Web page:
Decision to remove composer’s work from BBC Proms prompts an angry response.

The BBC has come under fire from contemporary music enthusiasts in the UK after deciding to cut a three minute work by revered British composer Harrison Birtwistle from a television broadcast of the BBC Proms on Friday August 29 on its fine arts channel, BBC Four. The performance, featuring the National Youth Orchestra of Great Britain – one of the Proms seasons’ most popular annual engagements – was recorded on August 10 in front of a packed Royal Albert Hall. Conceived as a program of orchestral showpieces from the 20th century, in addition to Birtwistle’s Sonance Severance 2000 the bill also included the ever popular Petrushka by Stravinsky, Prokofiev’s Piano Concerto No 1 in D Flat and Witold Lutoslawski’s Concerto for Orchestra.  

The BBC have tried to reassure those upset by the cut that the performance will be televised as part of a special BBC Four documentary timed to celebrate the 80th birthdays of two giants of the British contemporary music scene, Birtwitsle and Sir Peter Maxwell Davies. However the implication that the decision to remove the piece from the television screening was to spare the British public from music deemed too challenging has riled some of the UK’s most respected contemporary music champions, who have been quick to point out that this is not the first occasion the BBC has chosen not to include a new work in a public broadcast. A number of other new works in the 2014 BBC Proms season have also been censored from their television outings including pieces by Helen Grime, Jonathan Dove, John McLeod and Roxanna Panufnik.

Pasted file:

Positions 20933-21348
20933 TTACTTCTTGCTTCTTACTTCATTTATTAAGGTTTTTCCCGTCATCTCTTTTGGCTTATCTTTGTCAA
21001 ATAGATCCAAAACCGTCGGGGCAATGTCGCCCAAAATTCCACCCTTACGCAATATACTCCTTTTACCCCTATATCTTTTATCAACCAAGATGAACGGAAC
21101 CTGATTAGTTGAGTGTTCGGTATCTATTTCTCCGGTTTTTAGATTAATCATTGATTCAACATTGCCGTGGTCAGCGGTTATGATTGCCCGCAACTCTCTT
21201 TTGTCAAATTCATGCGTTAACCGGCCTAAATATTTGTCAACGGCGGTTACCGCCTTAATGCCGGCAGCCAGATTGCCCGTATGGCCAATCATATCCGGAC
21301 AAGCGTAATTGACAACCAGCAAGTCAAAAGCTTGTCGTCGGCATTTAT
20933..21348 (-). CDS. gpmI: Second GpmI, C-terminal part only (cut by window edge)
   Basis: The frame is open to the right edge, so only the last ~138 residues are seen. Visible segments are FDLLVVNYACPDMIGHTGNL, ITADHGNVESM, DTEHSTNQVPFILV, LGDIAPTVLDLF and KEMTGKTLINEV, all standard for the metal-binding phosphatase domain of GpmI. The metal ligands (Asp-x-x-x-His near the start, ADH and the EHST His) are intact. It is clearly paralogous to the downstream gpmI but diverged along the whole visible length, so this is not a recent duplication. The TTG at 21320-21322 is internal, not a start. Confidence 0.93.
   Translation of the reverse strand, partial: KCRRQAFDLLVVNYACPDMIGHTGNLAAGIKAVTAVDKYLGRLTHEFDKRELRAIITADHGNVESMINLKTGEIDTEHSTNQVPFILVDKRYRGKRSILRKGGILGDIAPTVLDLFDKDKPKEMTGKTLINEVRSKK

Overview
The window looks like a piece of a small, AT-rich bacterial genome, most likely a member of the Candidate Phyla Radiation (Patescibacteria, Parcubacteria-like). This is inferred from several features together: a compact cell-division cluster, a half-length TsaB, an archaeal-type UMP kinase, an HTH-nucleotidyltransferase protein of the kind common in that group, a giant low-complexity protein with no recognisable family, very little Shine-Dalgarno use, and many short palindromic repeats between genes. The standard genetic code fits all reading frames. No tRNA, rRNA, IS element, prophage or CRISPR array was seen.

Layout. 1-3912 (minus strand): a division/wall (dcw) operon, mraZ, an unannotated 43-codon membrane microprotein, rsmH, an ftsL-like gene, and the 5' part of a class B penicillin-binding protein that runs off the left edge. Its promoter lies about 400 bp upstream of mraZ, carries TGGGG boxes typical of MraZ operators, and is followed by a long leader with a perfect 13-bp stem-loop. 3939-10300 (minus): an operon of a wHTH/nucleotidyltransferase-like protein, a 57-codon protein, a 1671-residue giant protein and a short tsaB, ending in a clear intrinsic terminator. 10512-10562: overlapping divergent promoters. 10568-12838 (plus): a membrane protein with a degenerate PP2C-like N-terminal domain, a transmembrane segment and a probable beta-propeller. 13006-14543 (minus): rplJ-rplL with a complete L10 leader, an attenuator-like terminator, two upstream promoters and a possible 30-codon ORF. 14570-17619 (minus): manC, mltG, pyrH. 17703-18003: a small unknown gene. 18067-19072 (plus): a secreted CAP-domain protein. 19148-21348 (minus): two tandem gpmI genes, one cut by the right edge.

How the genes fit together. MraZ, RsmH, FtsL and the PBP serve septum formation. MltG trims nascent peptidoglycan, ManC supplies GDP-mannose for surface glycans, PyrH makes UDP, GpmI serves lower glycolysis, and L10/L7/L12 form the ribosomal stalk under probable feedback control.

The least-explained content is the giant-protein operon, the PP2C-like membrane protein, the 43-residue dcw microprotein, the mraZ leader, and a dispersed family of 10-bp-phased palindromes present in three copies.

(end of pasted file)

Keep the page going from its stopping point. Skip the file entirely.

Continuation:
Leading the backlash against the BBC was Susanna Eastburn, former director of Music Strategy for the Arts Council England and Chief Executive of Sound and Music, the UK’s national agency for the promotion and advocacy of contemporary music and composers. In an article written for the Guardian’s music blog Eastburn pointed a spotlight on the BBC’s “creeping tendency” to remove contemporary repertoire, even of new works specifically commissioned by the Proms, from its televised broadcasts. Speaking to Limelight Magazine, Eastburn shared her concern about the BBC’s sterilisation of the Proms on British television. “Two things particularly concern me. Firstly it is a demonstrable lack of belief in the wide range of composers whose music has been programmed, rehearsed and, in some cases, commissioned by the BBC; it’s hard not to infer that in the eyes of some senior BBC execs, composers and new music are simply not as important.” Eastburn was also keen to emphasise the capacity for strong cultural impact the BBC has. “The apparent reluctance to broadcast more diverse content at the proms flies in the face of everything the BBC, as our biggest cultural institution and public broadcaster, is for, according to its charter. What is perhaps even more worrying is that it is hard to read this as anything other than a decision that assumes that TV audiences can’t take new music. What does this tell us about the BBC’s attitudes to its viewers?”

Susanna Eastburn

Many prominent composers and music commentators also took to Social Media to voice their displeasure at the decision to axe Birtwistle from the broadcast. Deputy Arts Editor and Classical Music Critic for The Times, Neil Fisher tweeted “Like WEIRD MUSIC? Then you’ll love the WEIRD MUSIC prom Sept. 11. P.s. “normals” [sic.] can watch other Proms safely without music by alive people”. In a tweet from Friday internationally renowned Scottish composer James Macmillan described the omission as “sobering and dispiriting”.  Outspoken cultural commentator Norman Lebrecht, writing on his popular Slipped Disc website summed up his displeasure with “Bring me the head of BBC4”.

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